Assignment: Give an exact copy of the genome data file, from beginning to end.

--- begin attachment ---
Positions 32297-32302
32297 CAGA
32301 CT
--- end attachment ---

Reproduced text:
Positions 32297-32302
32297 CAGA
32301 CT